Tue, April 08, 2003

UPS: no joy

I found the following gem in the discussion thread related to the Speak Up post about the new UPS logo that I mentioned earlier:

I’m not just sad about this redesign. I’m angry.

Little by little, people that call themselves “designers” (but are in fact no-talent idiots who exist only to perpetuate the ill-conceived agendas of visionless corporate drones) are remaking our visual landscape. All traces of humanity—surprise, humor, charm—eventually get replaced by conformity, slickness, and above all, emptiness.

Here’s a company with an icon etched in the brains of every person in America. Anyone who had ever seen the UPS logo can draw it. And that was worth more than anyone could say. What they had was an integral piece of American visual culture. Now, they have a meaningless, overproduced logo which will no doubt be redesigned again in less than a decade.

When Paul Rand designed the UPS logo 42 years ago, he showed it to his daughter and asked her what it was. “It’s a present, daddy!” was her response. Will anyone (or anyone’s daughter) look at the blight on our culture that FutureBrand has brought upon us and say “that’s synchronized commerce through an efficient supply chain?” I think not.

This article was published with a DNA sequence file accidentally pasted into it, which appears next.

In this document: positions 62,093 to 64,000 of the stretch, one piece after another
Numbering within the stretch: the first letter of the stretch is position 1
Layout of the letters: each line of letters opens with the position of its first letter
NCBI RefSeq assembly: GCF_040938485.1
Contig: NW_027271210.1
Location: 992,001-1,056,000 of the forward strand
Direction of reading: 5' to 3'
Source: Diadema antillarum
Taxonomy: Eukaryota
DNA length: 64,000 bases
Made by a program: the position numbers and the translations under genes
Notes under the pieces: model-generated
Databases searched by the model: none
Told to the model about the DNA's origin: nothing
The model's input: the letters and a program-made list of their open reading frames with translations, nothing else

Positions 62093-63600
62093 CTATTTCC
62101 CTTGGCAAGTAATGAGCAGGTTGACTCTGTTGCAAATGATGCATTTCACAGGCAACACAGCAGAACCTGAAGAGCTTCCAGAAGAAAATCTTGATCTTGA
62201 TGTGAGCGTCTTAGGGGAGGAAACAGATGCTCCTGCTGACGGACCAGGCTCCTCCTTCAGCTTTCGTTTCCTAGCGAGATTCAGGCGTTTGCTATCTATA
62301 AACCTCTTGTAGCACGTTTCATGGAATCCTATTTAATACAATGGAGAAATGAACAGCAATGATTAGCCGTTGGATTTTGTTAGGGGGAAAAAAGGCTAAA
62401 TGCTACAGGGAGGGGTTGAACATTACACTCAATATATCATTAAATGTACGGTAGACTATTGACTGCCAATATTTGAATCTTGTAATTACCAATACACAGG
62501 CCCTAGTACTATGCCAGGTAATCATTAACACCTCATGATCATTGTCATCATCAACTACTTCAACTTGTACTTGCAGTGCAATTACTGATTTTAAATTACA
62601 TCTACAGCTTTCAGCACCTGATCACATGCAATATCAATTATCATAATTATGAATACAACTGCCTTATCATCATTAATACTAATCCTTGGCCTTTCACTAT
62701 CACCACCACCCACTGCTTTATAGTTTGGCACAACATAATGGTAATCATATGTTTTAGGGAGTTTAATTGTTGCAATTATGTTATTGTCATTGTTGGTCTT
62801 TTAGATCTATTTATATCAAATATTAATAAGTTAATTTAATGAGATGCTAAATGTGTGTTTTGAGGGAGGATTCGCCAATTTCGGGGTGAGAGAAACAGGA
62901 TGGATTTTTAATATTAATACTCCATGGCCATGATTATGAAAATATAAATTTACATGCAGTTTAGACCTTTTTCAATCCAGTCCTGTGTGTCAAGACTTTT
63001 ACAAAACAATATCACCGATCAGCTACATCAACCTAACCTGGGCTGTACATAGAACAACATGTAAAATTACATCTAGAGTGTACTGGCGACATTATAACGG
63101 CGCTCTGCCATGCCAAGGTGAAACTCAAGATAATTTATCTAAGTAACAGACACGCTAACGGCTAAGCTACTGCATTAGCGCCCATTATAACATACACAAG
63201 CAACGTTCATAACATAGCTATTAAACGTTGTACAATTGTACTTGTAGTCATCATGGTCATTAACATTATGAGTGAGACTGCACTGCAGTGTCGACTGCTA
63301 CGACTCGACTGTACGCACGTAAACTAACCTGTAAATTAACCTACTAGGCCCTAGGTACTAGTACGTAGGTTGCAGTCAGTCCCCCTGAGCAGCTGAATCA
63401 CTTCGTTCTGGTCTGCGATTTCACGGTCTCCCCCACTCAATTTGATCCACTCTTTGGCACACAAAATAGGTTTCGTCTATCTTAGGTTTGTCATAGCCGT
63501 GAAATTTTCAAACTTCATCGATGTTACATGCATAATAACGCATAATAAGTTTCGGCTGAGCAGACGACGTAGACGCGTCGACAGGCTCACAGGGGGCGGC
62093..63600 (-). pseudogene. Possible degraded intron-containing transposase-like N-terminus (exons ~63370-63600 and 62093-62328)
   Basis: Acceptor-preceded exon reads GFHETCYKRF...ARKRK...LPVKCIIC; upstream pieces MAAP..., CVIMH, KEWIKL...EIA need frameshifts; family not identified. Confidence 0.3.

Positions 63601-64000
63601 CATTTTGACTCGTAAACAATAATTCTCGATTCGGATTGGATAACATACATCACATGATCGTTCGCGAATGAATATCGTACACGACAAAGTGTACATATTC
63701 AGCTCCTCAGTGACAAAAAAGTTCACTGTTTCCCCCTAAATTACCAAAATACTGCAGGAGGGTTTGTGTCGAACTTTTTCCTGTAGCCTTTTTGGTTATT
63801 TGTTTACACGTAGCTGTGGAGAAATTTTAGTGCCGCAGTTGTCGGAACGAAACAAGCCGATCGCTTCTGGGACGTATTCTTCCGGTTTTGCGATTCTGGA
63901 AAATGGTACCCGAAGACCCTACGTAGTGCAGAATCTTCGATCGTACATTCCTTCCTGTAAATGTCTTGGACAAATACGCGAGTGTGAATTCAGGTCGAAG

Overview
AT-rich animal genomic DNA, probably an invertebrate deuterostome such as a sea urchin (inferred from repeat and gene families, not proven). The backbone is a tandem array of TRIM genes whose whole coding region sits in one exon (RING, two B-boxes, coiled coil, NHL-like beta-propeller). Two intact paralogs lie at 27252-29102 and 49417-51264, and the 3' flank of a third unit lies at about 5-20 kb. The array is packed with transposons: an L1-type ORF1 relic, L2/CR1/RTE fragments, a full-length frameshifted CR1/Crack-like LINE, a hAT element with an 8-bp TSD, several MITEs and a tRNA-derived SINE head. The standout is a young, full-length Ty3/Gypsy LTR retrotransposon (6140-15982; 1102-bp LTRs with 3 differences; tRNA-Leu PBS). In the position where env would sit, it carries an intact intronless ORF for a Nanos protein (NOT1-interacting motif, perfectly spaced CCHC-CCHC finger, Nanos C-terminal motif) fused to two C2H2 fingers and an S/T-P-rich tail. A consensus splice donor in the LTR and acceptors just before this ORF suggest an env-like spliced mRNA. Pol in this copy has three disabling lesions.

As designers we have a responsibility to look past the petty concerns of the moment and act not just in our own interests, or those of the client, but to create work that speaks to people and adds something to the world. This new logo says nothing, does nothing, and removes a little bit of joy from the world. And that’s bad for designers, bad for people—and bad for UPS.

Shame on you, FutureBrand.

Posted by Scott on 03.26.2003 at 09:30 PM

Infant Usability

Scott McDaniel wrote A Heuristic Evaluation of the Usability of Infants:

“The infant does not conform to normal industry standards of night and day, and its natural language interface is woefully underdeveloped… Infants have only a single error message, which they use for every error. The user, therefore, is left to diagnose each error with relatively little information. The user must remember previous infant states to see if input is required, and the user must also independently check other routine parameters.”